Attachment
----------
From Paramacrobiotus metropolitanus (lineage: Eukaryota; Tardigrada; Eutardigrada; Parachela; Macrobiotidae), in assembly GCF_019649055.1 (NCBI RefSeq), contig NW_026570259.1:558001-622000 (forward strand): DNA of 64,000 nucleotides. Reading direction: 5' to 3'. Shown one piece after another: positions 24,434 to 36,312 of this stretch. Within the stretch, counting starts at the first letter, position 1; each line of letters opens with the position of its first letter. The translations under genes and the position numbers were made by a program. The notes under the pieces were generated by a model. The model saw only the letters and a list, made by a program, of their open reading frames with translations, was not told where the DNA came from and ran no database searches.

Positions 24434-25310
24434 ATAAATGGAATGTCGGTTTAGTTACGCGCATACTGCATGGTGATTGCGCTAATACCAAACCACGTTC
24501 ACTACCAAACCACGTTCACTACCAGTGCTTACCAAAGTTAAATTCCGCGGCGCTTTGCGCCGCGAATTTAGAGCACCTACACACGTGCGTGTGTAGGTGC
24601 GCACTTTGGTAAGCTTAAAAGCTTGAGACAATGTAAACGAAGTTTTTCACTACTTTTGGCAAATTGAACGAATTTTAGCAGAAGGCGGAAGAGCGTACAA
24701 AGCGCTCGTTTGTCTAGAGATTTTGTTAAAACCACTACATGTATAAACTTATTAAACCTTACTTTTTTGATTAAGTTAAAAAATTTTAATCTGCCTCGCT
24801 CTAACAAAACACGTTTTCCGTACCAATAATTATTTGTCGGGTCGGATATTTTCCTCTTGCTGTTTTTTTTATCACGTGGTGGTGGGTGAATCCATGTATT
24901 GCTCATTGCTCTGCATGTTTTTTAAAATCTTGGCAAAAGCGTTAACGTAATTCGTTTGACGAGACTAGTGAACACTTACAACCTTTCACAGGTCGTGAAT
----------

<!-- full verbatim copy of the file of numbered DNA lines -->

From Paramacrobiotus metropolitanus (lineage: Eukaryota; Tardigrada; Eutardigrada; Parachela; Macrobiotidae), in assembly GCF_019649055.1 (NCBI RefSeq), contig NW_026570259.1:558001-622000 (forward strand): DNA of 64,000 nucleotides. Reading direction: 5' to 3'. Shown one piece after another: positions 24,434 to 36,312 of this stretch. Within the stretch, counting starts at the first letter, position 1; each line of letters opens with the position of its first letter. The translations under genes and the position numbers were made by a program. The notes under the pieces were generated by a model. The model saw only the letters and a list, made by a program, of their open reading frames with translations, was not told where the DNA came from and ran no database searches.

Positions 24434-25310
24434 ATAAATGGAATGTCGGTTTAGTTACGCGCATACTGCATGGTGATTGCGCTAATACCAAACCACGTTC
24501 ACTACCAAACCACGTTCACTACCAGTGCTTACCAAAGTTAAATTCCGCGGCGCTTTGCGCCGCGAATTTAGAGCACCTACACACGTGCGTGTGTAGGTGC
24601 GCACTTTGGTAAGCTTAAAAGCTTGAGACAATGTAAACGAAGTTTTTCACTACTTTTGGCAAATTGAACGAATTTTAGCAGAAGGCGGAAGAGCGTACAA
24701 AGCGCTCGTTTGTCTAGAGATTTTGTTAAAACCACTACATGTATAAACTTATTAAACCTTACTTTTTTGATTAAGTTAAAAAATTTTAATCTGCCTCGCT
24801 CTAACAAAACACGTTTTCCGTACCAATAATTATTTGTCGGGTCGGATATTTTCCTCTTGCTGTTTTTTTTATCACGTGGTGGTGGGTGAATCCATGTATT
24901 GCTCATTGCTCTGCATGTTTTTTAAAATCTTGGCAAAAGCGTTAACGTAATTCGTTTGACGAGACTAGTGAACACTTACAACCTTTCACAGGTCGTGAAT